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Discussion Starter #1 (Edited)
My father was diagnosed is Parkinson's disease about 7 years ago and came to live with my family, so I could take care of him, and he brought his Golden Retriever. My father died a year later, but we kept the Golden with us. He is now 16 1/2 and has been the best pet we could have ever asked for. He has been on Phycox for his joints for the past year and a half and has been doing well. He started having what we thought were seizures about 2 months ago, and the vet said he had tachycardia. He said he wasn't in any pain, and seemed in great health otherwise. Actually, the vet was very surprised his tail still worked and was still able to get on our couch...In the last day or two, he has been falling down. If he stands still for a minute, he starts shaking and his back legs go out from under him. If he's on carpeting, he can get right back up, but on tile or vinyl, he has a hard time getting back up. He is eating more than normal, and still going out, when he has to. But it seems he has almost reverted back to puppyhood, as he has gotten in the garbage (which he has never done), eating the cat food, again, which he has never done. He has even eaten kitty litter. I don't want him in pain, I don't want him to suffer just because we don't want to let go. How do we know when it is time? 017.jpg
 

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The symptoms you are mentioning are symptoms of Cushings disease. Cushings is treated with medication. It can cause a ravenous appetite, muscle loss/wasting, panting, increased drinking/urination, and can cause heart problems. See a vet, and ask to have him tested for it. I had a dog with it, and he lived several more yrs with it being treated.
Because it increases the appetite, one of the first things owners of dogs with Cushings notice is a dog suddenly getting into trash.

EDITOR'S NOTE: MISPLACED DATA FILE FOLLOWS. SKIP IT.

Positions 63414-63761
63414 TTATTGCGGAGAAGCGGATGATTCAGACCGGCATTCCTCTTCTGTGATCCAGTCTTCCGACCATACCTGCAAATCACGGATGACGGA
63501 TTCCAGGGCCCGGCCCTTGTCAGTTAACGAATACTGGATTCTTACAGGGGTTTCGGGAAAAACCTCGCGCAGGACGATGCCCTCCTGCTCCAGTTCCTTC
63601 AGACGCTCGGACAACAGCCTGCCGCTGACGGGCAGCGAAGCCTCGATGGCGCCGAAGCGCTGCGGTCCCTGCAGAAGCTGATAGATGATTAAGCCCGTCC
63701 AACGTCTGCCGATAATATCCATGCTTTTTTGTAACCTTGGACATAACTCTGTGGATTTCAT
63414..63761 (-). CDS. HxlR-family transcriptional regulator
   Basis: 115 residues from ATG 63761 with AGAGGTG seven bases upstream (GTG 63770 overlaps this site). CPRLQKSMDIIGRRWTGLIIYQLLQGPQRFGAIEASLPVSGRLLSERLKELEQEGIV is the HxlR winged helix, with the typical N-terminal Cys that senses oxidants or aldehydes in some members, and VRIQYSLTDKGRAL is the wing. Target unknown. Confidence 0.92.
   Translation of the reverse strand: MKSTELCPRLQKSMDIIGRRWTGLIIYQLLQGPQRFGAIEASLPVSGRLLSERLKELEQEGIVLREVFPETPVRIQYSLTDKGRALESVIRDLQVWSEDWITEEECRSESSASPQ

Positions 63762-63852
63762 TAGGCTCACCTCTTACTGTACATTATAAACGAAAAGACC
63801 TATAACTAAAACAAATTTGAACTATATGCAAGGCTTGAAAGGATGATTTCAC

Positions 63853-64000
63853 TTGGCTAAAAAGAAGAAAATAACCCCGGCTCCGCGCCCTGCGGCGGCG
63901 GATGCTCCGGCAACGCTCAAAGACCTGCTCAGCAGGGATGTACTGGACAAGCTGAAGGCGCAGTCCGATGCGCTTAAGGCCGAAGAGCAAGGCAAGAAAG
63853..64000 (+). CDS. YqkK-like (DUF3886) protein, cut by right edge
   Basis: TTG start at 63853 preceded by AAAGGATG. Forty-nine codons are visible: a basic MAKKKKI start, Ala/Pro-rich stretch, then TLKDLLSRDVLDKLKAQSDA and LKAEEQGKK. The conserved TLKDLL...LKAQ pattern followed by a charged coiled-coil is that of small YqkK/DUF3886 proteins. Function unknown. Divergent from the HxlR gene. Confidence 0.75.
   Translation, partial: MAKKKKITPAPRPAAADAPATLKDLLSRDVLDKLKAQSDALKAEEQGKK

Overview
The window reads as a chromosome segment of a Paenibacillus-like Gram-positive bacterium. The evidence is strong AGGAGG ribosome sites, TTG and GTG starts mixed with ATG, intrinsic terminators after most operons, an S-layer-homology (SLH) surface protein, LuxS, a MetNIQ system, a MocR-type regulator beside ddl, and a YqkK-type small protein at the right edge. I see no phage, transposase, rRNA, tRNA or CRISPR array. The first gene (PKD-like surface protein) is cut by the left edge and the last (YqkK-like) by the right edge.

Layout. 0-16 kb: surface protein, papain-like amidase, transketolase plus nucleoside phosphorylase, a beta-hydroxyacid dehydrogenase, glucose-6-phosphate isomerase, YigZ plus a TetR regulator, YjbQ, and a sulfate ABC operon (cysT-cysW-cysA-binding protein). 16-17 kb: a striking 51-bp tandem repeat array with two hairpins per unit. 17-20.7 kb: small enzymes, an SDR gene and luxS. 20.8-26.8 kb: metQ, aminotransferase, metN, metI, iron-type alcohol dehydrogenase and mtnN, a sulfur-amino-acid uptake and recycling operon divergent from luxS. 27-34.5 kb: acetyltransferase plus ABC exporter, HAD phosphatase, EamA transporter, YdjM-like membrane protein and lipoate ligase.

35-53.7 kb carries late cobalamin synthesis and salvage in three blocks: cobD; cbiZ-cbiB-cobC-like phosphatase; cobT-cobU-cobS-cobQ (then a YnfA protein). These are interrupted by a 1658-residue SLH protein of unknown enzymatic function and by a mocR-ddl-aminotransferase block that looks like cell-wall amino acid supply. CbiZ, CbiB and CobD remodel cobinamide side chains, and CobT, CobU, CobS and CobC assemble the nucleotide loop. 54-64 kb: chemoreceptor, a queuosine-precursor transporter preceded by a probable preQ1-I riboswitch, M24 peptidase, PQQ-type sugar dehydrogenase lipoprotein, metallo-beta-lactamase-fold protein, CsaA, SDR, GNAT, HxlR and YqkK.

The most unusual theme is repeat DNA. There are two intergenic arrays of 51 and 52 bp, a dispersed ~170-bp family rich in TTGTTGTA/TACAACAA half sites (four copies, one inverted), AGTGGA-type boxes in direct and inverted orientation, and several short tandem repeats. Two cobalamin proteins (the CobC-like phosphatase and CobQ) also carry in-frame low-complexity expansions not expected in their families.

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You can help give him traction on the floors by keeping the fur between his pads clipped, and keeping his nails clipped. Carpet runners can help as well.
 

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Your family and your dog are in my prayers. We lost our two old dogs in the fall. They were 11.5 and 12.5. Your old boy is doing awesome at 16. You're a great dog family.
 

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you can also ask the vet about getting some anti inflammatory for his joints by his age is is probably pretty achy and weak. ( do not use aspirin)

People ask me quite often when is it time to put my dear friend to sleep?

and my response is. Your the one who has to live with the decision once its made. If you doubt its time and wonder " maybe there is more i could do" then talk to your vet and see what options you have to help your dear pet. I always tell people who are really wondering, go with just one option the vet suggests. see how it works and if you can tell it just isn't helping then make your decision. The worst feeling to have is the "what if" after you made a decision you can't take back. Even if sadly your decision does end up with putting your dear pet at peace, then you can feel happy that you did everything you felt you could do to make his life the best one a dog could ever want.
 
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